My choice would be to count quarter rations up to half rations as two days of starvation; and then to count one-eighth rations up to a quarter rations as three days. Anything less than one-eighth would count as four days. That would bring starvation around a little faster than the Polaris expedition, but then we're not dealing with the healthier 19th century human. In any case, one could live a long, long time on one-eighth rations.
My food rules say that a sedentary character, one who needs to do little more than rest, make food for themselves and manage the small duties of living in a camp, must eat two pounds of food a day (my 17th century system uses imperial units). One-eighth of this is a mere 4 oz. per day. If the character tried to do hard work, that would require twice as much; and if the character were to take a part in battle, three times as much. But let's say we're sedentary characters, with little food, waiting to be rescued before we all die of starvation. Or by some other means.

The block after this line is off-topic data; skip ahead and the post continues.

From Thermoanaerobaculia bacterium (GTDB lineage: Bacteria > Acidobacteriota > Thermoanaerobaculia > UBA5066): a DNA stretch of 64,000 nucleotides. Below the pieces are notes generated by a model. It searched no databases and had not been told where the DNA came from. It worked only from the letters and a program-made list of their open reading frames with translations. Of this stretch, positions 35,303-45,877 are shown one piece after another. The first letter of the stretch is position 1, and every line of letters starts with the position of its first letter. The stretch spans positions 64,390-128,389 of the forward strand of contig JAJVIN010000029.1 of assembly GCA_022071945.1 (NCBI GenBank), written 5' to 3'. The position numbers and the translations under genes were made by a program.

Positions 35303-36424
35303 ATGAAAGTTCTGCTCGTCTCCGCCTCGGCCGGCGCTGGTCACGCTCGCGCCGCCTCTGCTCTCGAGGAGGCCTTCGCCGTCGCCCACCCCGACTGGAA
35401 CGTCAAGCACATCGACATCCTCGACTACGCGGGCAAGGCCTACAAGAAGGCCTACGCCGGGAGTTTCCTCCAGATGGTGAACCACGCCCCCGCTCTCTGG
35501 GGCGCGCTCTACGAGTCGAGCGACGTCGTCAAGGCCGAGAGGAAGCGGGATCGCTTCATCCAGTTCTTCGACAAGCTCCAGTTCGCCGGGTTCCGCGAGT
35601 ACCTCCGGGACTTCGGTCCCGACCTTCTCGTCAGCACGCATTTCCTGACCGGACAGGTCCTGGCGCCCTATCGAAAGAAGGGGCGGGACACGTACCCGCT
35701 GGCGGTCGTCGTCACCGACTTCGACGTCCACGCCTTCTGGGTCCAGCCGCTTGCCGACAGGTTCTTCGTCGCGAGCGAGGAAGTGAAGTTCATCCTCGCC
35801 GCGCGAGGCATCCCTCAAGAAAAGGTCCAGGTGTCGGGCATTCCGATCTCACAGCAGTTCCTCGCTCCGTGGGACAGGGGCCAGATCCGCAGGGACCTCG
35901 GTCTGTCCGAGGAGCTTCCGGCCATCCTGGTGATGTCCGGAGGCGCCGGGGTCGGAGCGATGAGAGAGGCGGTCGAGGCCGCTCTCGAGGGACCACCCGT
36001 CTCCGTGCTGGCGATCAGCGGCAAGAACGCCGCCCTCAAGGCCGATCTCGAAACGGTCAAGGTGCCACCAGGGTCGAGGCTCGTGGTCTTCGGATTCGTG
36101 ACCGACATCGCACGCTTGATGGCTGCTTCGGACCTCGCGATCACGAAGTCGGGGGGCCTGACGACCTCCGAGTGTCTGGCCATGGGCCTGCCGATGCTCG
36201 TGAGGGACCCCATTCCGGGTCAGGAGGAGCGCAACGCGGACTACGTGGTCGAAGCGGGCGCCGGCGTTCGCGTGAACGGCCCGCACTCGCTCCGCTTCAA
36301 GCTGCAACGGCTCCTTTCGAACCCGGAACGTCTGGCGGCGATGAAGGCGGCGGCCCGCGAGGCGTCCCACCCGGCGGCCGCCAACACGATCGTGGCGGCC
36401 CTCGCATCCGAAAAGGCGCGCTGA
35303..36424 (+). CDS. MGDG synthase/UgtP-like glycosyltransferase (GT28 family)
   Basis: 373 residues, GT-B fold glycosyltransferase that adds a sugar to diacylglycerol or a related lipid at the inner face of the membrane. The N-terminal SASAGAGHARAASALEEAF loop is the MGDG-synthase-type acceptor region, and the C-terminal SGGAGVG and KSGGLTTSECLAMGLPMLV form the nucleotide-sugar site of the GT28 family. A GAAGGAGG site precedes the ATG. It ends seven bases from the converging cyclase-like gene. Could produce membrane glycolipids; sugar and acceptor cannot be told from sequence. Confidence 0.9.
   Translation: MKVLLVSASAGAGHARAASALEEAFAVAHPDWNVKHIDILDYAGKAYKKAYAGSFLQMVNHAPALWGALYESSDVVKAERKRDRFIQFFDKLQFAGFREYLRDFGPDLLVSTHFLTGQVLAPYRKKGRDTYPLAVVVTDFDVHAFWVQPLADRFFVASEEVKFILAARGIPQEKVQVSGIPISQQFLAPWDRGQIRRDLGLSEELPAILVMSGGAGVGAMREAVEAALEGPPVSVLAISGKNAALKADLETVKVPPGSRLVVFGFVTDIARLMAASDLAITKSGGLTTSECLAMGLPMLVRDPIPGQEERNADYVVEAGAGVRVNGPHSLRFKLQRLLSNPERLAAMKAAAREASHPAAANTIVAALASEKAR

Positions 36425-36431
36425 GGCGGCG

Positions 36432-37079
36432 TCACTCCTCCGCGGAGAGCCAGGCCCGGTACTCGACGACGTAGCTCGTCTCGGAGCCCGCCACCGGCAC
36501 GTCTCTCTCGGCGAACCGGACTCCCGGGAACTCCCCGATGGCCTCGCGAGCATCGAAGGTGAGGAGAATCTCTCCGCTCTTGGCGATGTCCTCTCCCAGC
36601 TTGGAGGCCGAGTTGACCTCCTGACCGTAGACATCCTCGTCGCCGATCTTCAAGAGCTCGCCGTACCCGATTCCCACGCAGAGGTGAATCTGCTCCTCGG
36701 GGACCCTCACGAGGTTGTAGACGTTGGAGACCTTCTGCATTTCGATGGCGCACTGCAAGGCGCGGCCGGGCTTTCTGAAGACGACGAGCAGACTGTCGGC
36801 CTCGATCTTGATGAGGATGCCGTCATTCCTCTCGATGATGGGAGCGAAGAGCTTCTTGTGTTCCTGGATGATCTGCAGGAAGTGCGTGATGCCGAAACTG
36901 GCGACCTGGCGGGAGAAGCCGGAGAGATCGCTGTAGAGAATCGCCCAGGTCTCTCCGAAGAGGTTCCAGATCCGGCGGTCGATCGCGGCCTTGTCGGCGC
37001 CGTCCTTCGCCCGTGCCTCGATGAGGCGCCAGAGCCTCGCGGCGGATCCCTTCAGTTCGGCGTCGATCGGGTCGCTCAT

How would this work, exactly. Well, that's a very long table ... but let's go as far as 33 days. From day 13 to day 20, the character is losing 1.25% of their stats each day, and from day 21 through day 33, the character is losing only 0.77% of their stats each day: